We've been selling meats for about 14 years or so now.  At our old farm some neighbors loved us and bought from us, others laughed at us or told us that we'd never make it, nobody will pay that much, you won't get it in the store, farming doesn't pay... When we sold the old farm rumors went around we lost the farm financially or were getting a divorce. Ha!  

So being a farmer is a complete surprise and then some. It all grew by a series of accidents, luck and just love of it all.  

We grew our farm very slowly, building our skill set and markets. None of what we do can happen fast, it happens slowly it has to happen slowly. We see new ones start up and go big fast. In 3-5 years they are either out of business or cutting severely back on their plans.

I did training many years ago with Northeast Beginning Women Farmers Whole Farm Planning and Holistic Management International. After completing that, we turned around the finances of the farm to make a profit and modified some of our practices. I then started mentoring and leading some small group teachings. I gave a few speeches here and there, and some interviews too. But I eventually stopped mentoring because I needed to run my own farm not tell others how to do it. When I gave that up I still needed something that wasn't 100% of me on the farm.  

That’s when I started working with Clear Path. The Dogs2Vets program had been out to the farm in the beginning so I knew the program. When Chef Adam came on board with more interest in local food I decided to volunteer in the kitchen. I wanted to learn more about cooking, give back and also just get off the farm. Sometimes I need to breathe new air- and what a place to breathe!  People are appreciative of every little thing.  

I remember when I got out of the Air Force, there was no support that I knew of and I knew of no other women Veterans. We kind of went quiet and didn't talk about it.  I was a darn good mechanic but NOBODY would hire a woman- typical even still in this age.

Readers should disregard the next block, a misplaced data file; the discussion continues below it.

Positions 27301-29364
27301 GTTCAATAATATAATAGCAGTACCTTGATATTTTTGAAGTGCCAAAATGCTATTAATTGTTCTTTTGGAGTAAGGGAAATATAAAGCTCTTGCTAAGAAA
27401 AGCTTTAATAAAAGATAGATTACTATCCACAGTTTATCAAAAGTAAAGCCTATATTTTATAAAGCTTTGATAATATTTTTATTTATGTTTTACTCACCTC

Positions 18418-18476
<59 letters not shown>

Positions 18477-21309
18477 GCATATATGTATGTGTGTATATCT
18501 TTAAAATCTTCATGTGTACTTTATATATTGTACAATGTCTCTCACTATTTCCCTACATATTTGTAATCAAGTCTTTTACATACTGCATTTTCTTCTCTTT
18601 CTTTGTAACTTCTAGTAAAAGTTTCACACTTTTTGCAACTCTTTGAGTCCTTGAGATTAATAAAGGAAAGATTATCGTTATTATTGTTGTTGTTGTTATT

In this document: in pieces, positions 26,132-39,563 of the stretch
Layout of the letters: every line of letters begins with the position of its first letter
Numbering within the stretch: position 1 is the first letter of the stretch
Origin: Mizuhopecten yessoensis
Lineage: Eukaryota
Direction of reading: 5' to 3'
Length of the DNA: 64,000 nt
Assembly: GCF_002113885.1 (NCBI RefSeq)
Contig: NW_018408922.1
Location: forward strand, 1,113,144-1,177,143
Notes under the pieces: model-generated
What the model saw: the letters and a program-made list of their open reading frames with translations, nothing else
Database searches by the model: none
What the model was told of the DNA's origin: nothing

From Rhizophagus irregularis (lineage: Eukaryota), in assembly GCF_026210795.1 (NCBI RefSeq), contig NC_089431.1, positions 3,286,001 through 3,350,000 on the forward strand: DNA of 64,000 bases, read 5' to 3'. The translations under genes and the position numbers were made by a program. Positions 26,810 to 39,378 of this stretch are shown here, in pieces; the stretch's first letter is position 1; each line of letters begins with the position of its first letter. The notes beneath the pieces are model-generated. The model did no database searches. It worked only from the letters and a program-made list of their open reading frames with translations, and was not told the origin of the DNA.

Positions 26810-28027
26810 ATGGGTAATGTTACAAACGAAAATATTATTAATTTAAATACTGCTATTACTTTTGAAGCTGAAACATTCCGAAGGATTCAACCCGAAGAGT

Then, the general population assumed that those of us who went into the military were doing it because we couldn't get into college, like we were too stupid, lazy or poor. Yeah right.   

Now, the new attitude is sweet to experience. Somehow I never saw combat and didn't serve during a war, even though I was in around all that.  I have cousins who are combat Vets, one with a TBI. I have some knowledge of their experience and to see programs coming out to "help" them is the sweetest thing ever- not sweet like cute but just awesome. Many Americans take for granted what we have here; the rest of us know what we have, why we have it and made damn sure we still have it. So any little bit I can do for someone who also served is an honor and I feel necessary. 

I've told our story many times, heck there is a youtube video of my speech in Amherst MA, articles, interviews and still I'm amazed how we are farming and still doing it. I can't imagine not doing it.  Someone asked me last week if I was retired. Why would I retire? Why would any of us retire from the lifestyle we chose and love? This isn't a job, this is a lifestyle and one we are completely in charge of.

I'm writing fast to get back out to maple syrup, but I think that’s it- so, off to go scrub buckets and sap tanks!